When a Congress leader hints at the possibility of his party supporting a Third Front — which in Indian political parlance means a non-BJP, non-Congress formation — to keep the BJP out, and the BJP responds by dismissing the Third Front as a “failed idea” and as a “charter for chaos”, it is becomes evident that what is at work is psychological war between two big parties. The Lok Sabha election has still two phases — May 7 and 12 — to go, and the question of who would form the next government and through what means will become clear only after the counting is done on May 16.
And the nature of the game is such that, every party including the likely losers, makes the claim that they will emerge winners. So, for Congress which still clings to the straw of a hope that it will lead a UPAIII government to moot the idea of a Third Front, and for the BJP which is sure it will form the government any which way to dismiss vehemently the possibility of a Third Front shows that apart from verbal fencing which is the norm during an electoral battle, they are keeping the notion of a Third Front alive, though really in a vicarious manner.
The Congress as well as the BJP prefer a bipolar polity where they are the only two players left to battle for the laurels, and they are loath to acknowledge the presence of regional political parties across the country which refuse to be pushed out of the arena. The AIADMK and the DMK might be confined to Tamil Nadu, the TDP and the TRS are restricted to Seemandhhra and Telangana respectively, the BJD and the TMC in Odisha and West Bengal, make the national political picture a little too crowded, much to the chagrin and discomfiture of the ostentatious national parties.
The BJP had learned in 1998 that it could hope to form a government not on its own but through a coalition of regional parties, and this it did through the National Democratic Alliance (NDA). The Congress learned the lesson of the imperatives of coalition a little late but it did learn when it formed the United Progressive Alliance (UPA) in 2004, and it was as the leader of the UPA that it won the 2004 and 2009 Lok Sabha elections. The BJP and the Congress have literally squeezed out the space and possibility of a non-Congress, non-BJP Third Front because the potential members of the Third Front have been wooed to become part of either the BJP-led NDA or the Congress-led UPA.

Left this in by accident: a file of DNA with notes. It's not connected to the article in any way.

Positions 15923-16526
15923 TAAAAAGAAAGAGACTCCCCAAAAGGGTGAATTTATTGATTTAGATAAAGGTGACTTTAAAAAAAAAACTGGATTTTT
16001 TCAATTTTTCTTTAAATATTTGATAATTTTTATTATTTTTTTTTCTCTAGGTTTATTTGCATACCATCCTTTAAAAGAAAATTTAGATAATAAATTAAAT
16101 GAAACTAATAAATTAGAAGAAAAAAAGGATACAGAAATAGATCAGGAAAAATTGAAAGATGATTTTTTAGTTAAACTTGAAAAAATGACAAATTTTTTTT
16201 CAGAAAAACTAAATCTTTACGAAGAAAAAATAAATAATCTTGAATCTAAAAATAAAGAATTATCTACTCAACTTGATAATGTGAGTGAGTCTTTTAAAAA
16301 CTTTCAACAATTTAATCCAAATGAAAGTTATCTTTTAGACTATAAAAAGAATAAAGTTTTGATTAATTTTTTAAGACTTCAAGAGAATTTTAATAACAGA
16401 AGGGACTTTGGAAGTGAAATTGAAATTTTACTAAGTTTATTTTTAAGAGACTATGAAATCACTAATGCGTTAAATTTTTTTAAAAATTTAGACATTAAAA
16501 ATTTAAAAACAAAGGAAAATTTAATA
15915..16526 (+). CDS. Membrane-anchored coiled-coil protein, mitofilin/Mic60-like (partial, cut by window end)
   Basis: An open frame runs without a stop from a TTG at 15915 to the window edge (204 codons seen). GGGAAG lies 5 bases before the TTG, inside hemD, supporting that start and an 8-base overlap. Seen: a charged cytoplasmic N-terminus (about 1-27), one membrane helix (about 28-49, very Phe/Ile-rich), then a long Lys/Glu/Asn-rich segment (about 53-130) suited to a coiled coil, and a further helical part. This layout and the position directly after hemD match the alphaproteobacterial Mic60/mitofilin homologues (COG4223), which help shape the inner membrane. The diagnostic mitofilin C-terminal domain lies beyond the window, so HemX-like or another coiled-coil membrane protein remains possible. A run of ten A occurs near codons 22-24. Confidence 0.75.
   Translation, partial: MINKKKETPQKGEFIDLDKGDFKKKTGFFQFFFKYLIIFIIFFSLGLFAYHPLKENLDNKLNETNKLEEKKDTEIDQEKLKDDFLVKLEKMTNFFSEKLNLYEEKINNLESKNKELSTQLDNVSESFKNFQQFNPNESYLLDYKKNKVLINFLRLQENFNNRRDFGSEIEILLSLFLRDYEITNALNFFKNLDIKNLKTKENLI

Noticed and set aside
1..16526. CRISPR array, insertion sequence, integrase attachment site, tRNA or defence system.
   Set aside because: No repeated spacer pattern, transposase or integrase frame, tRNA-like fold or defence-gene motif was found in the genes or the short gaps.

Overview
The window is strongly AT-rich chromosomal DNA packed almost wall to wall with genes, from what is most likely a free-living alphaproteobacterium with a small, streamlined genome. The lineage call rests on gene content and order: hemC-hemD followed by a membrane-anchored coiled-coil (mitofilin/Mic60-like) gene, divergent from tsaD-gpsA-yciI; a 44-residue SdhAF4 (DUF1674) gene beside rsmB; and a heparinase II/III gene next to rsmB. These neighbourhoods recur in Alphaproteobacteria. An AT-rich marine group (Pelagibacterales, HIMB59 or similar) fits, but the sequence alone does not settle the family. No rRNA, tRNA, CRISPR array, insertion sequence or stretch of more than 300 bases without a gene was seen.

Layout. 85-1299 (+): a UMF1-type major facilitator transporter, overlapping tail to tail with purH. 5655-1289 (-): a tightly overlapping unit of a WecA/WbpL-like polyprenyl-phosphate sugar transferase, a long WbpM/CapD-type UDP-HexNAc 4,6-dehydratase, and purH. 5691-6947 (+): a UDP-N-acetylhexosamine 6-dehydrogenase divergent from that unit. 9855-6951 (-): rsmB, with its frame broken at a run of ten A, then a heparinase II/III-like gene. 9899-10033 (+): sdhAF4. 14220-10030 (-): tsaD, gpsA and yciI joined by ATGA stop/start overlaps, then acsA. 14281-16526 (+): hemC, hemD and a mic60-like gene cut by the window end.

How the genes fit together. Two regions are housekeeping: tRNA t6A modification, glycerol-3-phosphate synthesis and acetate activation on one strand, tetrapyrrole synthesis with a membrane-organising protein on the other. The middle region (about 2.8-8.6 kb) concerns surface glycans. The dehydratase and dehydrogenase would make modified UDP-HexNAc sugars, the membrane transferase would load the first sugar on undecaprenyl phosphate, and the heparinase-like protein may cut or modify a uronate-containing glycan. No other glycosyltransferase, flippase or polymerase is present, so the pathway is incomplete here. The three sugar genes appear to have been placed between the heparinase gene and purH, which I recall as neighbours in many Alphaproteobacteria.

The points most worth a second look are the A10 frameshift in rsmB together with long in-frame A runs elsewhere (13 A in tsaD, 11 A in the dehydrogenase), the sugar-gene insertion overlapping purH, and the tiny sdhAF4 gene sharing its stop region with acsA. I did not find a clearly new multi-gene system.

The fear lingers in the hearts and minds of the Congress and the BJP that the other parties may assert themselves and refuse to be part of the two big coalitions. The ghostly existence of a Third Front, neither real nor unreal, is a salutary check on the overweening self-confidence of the BJP and the Congress that they are the only parties strutting on the national political stage. Even when the AIADMK, DMK, BJD, TDP, TMC, SP and BSP fail to form a front of their own, they keep the big two on their toes. It is this tantalising thought that keeps the communist parties of the Left Front active and alive. The Indian political chequerboard is complicated like the Chinese chequers, and that makes Indian political power games elusive if not illusive.